Sea kayaking is growing in popularity in Canada because it allows enthusiasts to explore nature in a personal, inexpensive way. The best kayaking locations include Vancouver Island’s west coast and Nova Scotia’s eastern shore.
Water chuckles softly along the slender vessel’s plastic skin, the only sound to disturb the warm afternoon silence. With a light flick of her paddle, New Zealander Tina Godbert points her boat’s narrow, brightly painted bow into a sheltered cove barely 20 feet across. Overhead, the moss-grown eaves of the Pacific rainforest shelter the untidy nests of bald eagles. Closer to the water, the iodine smell of kelp and sea grapes basking in the sun at low tide carries strongly across the green sea. In the sunlit depths, a starfish as red as a strawberry extends an exploratory tentacle towards a spiny black sea urchin.
Abruptly, the reverie dissolves. As Godbert slips out of the protected cove, a small wave catches her craft, rolling it sharply. But the effect is more alarming than dangerous. Digging one paddle deeply into the water, the bronzed, bikini-topped dentist forces her nimble boat nose first into the light 10-inch chop. A wave larger than the rest dashes water across the boat’s narrow foredeck and onto Godbert’s exposed midriff, only partly protected by a rubber splash guard. The chilly shower prompts a sharp yelp of surprise from the vacationing dentist. But then, kayaking is meant to be an intimate experience.
These are watercraft of the most personal kind, more akin to prosthetics than to actual vessels. Properly fitted into a modern kayak, a human paddler morphs into a kind of aquatic creature, at home as a bubble on the lively surface of the sea and capable of exploring nooks and crannies of coastal nature previously accessible only to seals, otters, and ducks.
“We had seen pictures of people kayaking with orcas,” enthused Godbert, who paddled Barkley Sound on Vancouver Island’s west coast with companion John Doig last summer. And while the couple did not, in fact, see any of the area’s resident killer whales during their three-day trip, Godbert consoled herself: “We did see a bald eagle instead.”
Such unparalleled close-ups of nature are one reason for the fast-growing popularity of sea kayaking on both the Atlantic and the Pacific coasts. Equally attractive to aging baby boomers is the modest physical effort needed to handle a kayak. At 60 lb. or less, the tiny vessels are light enough to launch by hand from a car-top carrier for an afternoon outing-while being roomy enough to carry enough camping gear and food for a 10-day cruise. Factor in the relatively modest cost rentals starts at about $30 a day and it’s little wonder that these modern, high-tech counterparts to the ancient Inuit kayak have become the coolest new way to sample nature firsthand in safety and comfort.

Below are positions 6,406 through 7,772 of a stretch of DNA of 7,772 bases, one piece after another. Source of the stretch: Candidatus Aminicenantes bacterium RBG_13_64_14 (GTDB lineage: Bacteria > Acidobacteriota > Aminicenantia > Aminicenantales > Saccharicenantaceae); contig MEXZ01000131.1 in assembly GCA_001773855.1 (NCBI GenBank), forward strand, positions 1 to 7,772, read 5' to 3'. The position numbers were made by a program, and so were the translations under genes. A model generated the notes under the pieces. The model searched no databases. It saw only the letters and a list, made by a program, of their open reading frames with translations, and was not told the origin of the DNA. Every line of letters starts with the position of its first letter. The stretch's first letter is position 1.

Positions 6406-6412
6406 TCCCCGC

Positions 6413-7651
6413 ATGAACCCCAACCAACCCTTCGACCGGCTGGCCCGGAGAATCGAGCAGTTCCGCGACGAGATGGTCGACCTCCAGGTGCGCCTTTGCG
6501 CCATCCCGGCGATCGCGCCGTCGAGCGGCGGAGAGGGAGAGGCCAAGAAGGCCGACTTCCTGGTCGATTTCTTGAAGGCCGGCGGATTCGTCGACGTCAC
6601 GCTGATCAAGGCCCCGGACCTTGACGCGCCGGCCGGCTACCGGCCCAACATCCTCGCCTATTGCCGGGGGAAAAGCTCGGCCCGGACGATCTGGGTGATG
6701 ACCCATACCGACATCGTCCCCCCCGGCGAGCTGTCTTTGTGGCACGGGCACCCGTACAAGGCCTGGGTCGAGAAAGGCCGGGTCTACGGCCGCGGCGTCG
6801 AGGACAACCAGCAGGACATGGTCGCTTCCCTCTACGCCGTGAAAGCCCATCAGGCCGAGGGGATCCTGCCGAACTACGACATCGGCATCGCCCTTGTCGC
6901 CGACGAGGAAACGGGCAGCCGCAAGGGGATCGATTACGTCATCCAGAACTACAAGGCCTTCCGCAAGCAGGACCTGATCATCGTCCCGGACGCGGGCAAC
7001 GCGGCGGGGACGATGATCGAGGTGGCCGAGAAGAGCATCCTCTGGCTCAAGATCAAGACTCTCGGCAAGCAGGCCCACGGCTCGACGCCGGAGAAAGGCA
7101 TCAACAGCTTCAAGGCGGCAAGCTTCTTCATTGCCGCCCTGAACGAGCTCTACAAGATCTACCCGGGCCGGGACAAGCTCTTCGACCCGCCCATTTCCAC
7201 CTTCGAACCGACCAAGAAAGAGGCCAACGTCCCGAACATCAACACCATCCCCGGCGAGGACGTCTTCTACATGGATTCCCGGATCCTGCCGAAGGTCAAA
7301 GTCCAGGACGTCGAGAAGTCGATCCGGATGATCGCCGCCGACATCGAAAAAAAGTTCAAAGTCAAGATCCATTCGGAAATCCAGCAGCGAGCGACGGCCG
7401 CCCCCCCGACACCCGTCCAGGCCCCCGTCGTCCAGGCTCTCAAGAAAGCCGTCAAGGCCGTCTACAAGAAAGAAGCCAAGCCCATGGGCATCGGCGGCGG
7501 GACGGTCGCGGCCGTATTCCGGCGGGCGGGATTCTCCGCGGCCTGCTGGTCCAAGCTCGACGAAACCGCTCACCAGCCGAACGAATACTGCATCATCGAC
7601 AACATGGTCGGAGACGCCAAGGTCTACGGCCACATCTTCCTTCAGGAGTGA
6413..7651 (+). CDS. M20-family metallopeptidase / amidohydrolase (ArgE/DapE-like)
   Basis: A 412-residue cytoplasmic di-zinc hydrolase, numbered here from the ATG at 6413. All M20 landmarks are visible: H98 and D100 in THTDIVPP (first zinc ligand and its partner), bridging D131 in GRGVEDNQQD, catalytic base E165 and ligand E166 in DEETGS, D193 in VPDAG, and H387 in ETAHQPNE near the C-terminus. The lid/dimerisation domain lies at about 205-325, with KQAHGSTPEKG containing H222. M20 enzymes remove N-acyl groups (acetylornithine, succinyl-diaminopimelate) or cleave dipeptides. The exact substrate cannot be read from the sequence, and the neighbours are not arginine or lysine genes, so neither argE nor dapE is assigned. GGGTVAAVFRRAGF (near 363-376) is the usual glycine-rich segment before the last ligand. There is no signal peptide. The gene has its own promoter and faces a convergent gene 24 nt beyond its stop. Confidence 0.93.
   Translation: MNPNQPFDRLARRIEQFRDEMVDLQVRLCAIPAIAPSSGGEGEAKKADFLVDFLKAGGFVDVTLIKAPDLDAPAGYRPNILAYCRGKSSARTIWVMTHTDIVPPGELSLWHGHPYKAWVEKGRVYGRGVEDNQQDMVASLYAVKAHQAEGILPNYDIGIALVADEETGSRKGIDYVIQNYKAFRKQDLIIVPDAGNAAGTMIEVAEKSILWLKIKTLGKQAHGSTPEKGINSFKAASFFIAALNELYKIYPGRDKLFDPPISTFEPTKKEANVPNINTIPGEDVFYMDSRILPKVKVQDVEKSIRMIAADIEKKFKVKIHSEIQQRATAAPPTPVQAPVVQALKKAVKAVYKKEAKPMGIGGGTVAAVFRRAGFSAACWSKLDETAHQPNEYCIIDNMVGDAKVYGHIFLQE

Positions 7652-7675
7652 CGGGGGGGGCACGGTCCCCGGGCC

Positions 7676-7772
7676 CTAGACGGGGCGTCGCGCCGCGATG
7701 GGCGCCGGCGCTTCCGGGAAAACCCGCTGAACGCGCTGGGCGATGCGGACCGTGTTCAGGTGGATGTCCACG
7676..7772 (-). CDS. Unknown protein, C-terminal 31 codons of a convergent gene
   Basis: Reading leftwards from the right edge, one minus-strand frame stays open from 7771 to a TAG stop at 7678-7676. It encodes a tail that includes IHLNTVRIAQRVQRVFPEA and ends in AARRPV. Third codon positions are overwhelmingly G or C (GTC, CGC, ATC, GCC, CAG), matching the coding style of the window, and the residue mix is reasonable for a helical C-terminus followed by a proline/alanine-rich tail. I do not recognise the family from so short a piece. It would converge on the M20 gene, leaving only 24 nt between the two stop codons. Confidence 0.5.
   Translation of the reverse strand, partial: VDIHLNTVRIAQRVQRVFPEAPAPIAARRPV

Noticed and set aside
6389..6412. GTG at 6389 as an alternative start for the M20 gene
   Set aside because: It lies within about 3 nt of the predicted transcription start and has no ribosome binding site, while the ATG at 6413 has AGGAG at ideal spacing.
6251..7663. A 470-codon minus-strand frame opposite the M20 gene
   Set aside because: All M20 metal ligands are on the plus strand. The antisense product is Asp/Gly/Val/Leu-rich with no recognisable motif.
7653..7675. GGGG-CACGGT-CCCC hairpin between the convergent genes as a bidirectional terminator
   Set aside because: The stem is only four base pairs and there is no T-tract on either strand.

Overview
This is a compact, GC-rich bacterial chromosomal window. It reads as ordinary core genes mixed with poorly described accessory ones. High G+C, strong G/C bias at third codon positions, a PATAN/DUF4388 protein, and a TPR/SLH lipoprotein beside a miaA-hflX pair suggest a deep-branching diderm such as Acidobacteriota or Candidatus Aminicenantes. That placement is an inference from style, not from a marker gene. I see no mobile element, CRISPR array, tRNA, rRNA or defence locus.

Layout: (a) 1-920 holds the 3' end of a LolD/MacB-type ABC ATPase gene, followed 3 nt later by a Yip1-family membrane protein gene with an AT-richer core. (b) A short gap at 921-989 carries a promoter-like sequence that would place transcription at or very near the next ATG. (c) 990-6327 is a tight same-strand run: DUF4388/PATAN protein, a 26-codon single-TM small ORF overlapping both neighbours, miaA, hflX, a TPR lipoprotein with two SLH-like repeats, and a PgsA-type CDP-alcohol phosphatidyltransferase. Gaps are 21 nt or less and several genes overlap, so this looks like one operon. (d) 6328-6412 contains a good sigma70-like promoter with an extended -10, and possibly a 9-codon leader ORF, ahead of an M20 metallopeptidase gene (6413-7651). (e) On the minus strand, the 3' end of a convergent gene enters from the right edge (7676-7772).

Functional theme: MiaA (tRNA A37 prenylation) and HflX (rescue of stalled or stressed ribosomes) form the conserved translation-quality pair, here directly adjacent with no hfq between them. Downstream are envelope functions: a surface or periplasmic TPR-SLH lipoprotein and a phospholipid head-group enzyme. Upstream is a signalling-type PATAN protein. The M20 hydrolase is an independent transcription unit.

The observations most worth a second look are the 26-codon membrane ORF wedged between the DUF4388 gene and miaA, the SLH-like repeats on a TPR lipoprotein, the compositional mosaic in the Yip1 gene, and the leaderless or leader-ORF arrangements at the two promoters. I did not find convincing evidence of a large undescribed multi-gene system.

Observes Maggi Slassor, who operates a kayak sales, rental and guided-tour business out of Port Alberni, B.C., 140 km northwest of Victoria: “It’s a cheap way of getting out on the water. It’s not as strenuous as mountain biking or hiking. And the creature- comfort level is definitely higher.”
Inexpensive they may be, but today’s kayaks are hardly unsophisticated. Moulded from various materials in lengths from 16 to more than 21 feet for two-person boats, modern kayaks are highly evolved watercraft. Although they closely resemble their traditional sealskin-and-wood precursors, contemporary kayaks are built from resilient and durable plastic, fiberglass, or even graphite and nearly indestructible Kevlar. Flotation chambers ensure safety, while watertight hatches fore and aft keep gear dry. Seats on most models adjust for comfort, as do the pedals that control a small, stern-mounted rudder. (Steering can also be accomplished in the traditional manner, by paddling on one side or the other of the boat.) Light, strong and responsive, the boats take little time or strength to master. They are also significantly safer than their closest floating relative.
“You can take rougher water and not be as constrained as you are in a canoe,” says veteran kayak guide Ron Needham of Port Alberni. “Your armchair athlete,” he jokes, “can quite easily get into kayaking.”
The price of a kayak encourages involvement. Single-passenger boats made from the plastic start around $1,500. Fibre-glass versions go for twice that much while graphite-and-Kevlar models carry prices as high as $4,000. The merely curious, however, can try the experience for substantially less. One Vancouver Island outfitter, Alpha-Wave Adventures Ltd., rents individual kayaks for as little as $30 a day and offers custom-guided excursions into some of the most heart-stoppingly beautiful scenery on the B.C. coast for about $100 a day per person. Rates are comparable on Canada’s east coast, where kayaks offer an unmatched way to explore the coves and islets of Nova Scotia and New Brunswick.